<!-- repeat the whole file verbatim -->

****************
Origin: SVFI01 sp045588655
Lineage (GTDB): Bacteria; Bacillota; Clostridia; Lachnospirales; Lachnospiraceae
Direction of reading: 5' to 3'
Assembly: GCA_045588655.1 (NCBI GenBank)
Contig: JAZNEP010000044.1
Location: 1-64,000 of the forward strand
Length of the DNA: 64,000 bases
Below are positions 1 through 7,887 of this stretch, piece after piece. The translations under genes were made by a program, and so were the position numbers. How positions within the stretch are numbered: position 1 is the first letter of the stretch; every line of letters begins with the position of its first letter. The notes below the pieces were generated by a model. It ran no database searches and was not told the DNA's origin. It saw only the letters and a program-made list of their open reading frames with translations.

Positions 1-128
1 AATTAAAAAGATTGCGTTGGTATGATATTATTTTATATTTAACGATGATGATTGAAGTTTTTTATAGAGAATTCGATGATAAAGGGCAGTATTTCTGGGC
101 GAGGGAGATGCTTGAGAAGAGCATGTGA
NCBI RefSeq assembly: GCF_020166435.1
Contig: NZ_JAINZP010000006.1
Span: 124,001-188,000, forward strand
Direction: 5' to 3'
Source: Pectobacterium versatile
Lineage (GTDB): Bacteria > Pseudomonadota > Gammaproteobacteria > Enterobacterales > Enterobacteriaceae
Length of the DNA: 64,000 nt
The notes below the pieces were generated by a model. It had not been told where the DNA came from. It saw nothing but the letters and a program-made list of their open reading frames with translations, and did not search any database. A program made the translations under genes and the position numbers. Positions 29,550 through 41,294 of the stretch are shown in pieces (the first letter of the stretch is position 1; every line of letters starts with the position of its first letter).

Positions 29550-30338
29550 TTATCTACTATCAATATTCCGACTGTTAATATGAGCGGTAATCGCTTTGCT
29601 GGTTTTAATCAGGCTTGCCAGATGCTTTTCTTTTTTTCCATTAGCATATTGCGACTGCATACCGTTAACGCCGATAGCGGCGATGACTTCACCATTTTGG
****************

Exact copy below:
Origin: SVFI01 sp045588655
Lineage (GTDB): Bacteria; Bacillota; Clostridia; Lachnospirales; Lachnospiraceae
Direction of reading: 5' to 3'
Assembly: GCA_045588655.1 (NCBI GenBank)
Contig: JAZNEP010000044.1
Location: 1-64,000 of the forward strand
Length of the DNA: 64,000 bases
Below are positions 1 through 7,887 of this stretch, piece after piece. The translations under genes were made by a program, and so were the position numbers. How positions within the stretch are numbered: position 1 is the first letter of the stretch; every line of letters begins with the position of its first letter. The notes below the pieces were generated by a model. It ran no database searches and was not told the DNA's origin. It saw only the letters and a program-made list of their open reading frames with translations.

Positions 1-128
1 AATTAAAAAGATTGCGTTGGTATGATATTATTTTATATTTAACGATGATGATTGAAGTTTTTTATAGAGAATTCGATGATAAAGGGCAGTATTTCTGGGC
101 GAGGGAGATGCTTGAGAAGAGCATGTGA
NCBI RefSeq assembly: GCF_020166435.1
Contig: NZ_JAINZP010000006.1
Span: 124,001-188,000, forward strand
Direction: 5' to 3'
Source: Pectobacterium versatile
Lineage (GTDB): Bacteria > Pseudomonadota > Gammaproteobacteria > Enterobacterales > Enterobacteriaceae
Length of the DNA: 64,000 nt
The notes below the pieces were generated by a model. It had not been told where the DNA came from. It saw nothing but the letters and a program-made list of their open reading frames with translations, and did not search any database. A program made the translations under genes and the position numbers. Positions 29,550 through 41,294 of the stretch are shown in pieces (the first letter of the stretch is position 1; every line of letters starts with the position of its first letter).

Positions 29550-30338
29550 TTATCTACTATCAATATTCCGACTGTTAATATGAGCGGTAATCGCTTTGCT
29601 GGTTTTAATCAGGCTTGCCAGATGCTTTTCTTTTTTTCCATTAGCATATTGCGACTGCATACCGTTAACGCCGATAGCGGCGATGACTTCACCATTTTGG